Poll: Most Utahns give 2017 Legislature passing grades

Nearly two-thirds of Utahns give state lawmakers a passing grade for their 2017 general session, finished last month, a new UtahPolicy.com poll shows.

Dan Jones & Associates asked if the GOP-controlled Legislature should get an A, B, C, D, F, or an incomplete for its 45-day annual session.

For the purposes of this analysis, an A, B, or C is considered passing, a D or F not passing.

Jones finds:

  • Only 5 percent of the state said the Legislature deserves an A. By current high school or college grading, that is not good.
  • But a third (33 percent) said lawmakers should get a B.
  • And another quarter (25 percent) said they should get a C.

Add the top three grades together, and 63 percent said legislators did OK.

At the very least, they passed and should move on in their jobs as state legislators.

  • However, 13 percent said they got a D, and 7 percent said they just plain failed, an F.
  • 8 percent said they should get an “incomplete,” too much undone work still remains.
  • 10 percent didn’t have an opinion on how the Legislature did earlier this year.


Besides adopting a balanced budget for next fiscal year, which starts July 1, lawmakers did have get a lot done – despite what some Utahns may think.

They decided to bond for $1 billion in new road projects – the many orange cones around the state this spring and summer will attest to that.

They “reformed” state liquor laws, giving the option of doing away with the so-called Zion Curtain – a 7-foot opaque barrier shielding patrons from seeing liquor dispensed.

And they lowered the blood alcohol level for a DUI from 0.08 percent to 0.05 percent – a move that will be reviewed in a promised special legislative session this summer.

But they also didn’t do some big things – like tax reform.

Republican leaders in the House and Senate surprised their colleagues by suggesting a broadening of the state sales and income tax bases, and lowering the rates.

If done, it would have been the largest tax reform in decades.

But while GOP senators seemed interested in such moves, House Republicans stalled.

At first the House GOP said they didn’t want to do anything now with the personal income tax – more study needed.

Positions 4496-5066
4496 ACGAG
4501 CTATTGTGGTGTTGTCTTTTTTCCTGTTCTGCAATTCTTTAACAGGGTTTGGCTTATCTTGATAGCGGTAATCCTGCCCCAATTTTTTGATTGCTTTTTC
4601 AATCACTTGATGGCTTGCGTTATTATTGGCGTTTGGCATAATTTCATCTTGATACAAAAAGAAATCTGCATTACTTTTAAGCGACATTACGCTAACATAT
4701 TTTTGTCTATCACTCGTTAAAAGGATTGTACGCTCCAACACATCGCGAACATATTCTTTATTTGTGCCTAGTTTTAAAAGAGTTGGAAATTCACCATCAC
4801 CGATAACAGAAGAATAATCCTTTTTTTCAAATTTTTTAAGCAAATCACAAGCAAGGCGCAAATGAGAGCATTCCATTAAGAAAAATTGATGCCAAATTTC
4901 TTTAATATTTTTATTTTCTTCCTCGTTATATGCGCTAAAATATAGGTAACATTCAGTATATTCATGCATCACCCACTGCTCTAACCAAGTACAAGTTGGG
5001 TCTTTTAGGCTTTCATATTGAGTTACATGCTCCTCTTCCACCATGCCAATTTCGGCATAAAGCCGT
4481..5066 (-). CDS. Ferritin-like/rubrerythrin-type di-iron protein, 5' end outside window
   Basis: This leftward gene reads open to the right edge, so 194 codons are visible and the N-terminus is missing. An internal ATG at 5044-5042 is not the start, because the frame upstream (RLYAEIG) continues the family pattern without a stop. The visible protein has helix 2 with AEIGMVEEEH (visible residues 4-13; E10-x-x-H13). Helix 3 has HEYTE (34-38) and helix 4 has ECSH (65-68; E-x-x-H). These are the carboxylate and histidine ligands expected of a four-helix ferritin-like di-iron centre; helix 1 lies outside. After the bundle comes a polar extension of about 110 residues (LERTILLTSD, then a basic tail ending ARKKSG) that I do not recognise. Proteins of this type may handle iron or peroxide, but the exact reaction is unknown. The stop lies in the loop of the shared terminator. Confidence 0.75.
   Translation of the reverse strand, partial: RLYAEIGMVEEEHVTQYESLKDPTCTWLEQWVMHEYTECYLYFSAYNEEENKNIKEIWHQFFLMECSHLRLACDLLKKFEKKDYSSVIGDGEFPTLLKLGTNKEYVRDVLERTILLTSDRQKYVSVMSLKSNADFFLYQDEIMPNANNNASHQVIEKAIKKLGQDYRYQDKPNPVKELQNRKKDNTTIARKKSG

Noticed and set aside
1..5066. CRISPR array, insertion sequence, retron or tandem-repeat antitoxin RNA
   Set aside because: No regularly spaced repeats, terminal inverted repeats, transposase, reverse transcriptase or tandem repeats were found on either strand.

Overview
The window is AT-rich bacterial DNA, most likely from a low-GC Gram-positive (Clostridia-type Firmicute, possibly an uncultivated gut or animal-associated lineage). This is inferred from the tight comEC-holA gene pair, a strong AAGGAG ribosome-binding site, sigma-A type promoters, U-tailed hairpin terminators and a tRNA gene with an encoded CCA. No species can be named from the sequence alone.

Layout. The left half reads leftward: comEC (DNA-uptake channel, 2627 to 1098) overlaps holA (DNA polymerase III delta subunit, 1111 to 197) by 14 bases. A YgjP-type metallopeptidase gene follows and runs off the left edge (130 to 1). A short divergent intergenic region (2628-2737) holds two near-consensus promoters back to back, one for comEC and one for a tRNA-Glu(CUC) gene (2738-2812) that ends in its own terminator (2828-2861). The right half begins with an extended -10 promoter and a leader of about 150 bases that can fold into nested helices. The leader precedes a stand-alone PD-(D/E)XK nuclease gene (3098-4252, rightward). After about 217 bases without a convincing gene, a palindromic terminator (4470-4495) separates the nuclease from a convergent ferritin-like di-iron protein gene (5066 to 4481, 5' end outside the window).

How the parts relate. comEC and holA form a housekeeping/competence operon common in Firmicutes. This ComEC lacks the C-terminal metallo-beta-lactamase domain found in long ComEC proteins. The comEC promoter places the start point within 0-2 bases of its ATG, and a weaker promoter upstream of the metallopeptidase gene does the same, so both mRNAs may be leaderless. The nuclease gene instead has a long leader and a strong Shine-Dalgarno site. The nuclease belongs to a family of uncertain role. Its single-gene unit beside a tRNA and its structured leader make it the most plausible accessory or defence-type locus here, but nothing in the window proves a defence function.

Then House Speaker Greg Hughes, R-Draper, said after several days of intense study by his top budget staffers, it appeared to him that the money-saving efforts of placing most of the state sales back on unprepared food would not yield the hoped-for results.

So that reform, also, died a quiet death.

Lawmakers will study tax reform over this interim, and come into the 2018 Legislature with – it is hoped – specific plans for improving the state’s tax posture.

Meanwhile, back to the poll.

Jones finds that Republicans give the Legislature – dominated by their same political party lawmakers – much higher grades than do Democrats and independents:

  • 44 percent of Utah Republicans say the Legislature should get a B this term – 72 percent say passing grades combined.
  • Only 8 percent of Republicans say the Legislature should fail.

Democrats? Not so much.

  • Almost half (48 percent) say the Legislature needs to take their law-making course again – they get a D or an F.

Independents are a bit more friendly,

  • A quarter (23 percent) say lawmakers should fail, a D or an F.
  • But 61 percent give them an A, B, or C – passing grades.

With the surprise announcement by U.S. Rep. Jason Chaffetz that he won’t run for re-election in 2018, a handful of Westside Salt Lake and Davis County GOP legislators are looking to run for that seat in 18 months.

So they, at least, will be calling the 2018 Legislature their last.

And will be looking to get out of (graduate from?) the part-time Legislature.

Jones polled 844 adults from March 22-29. The survey has a margin of error of plus or minus 3.37 percent.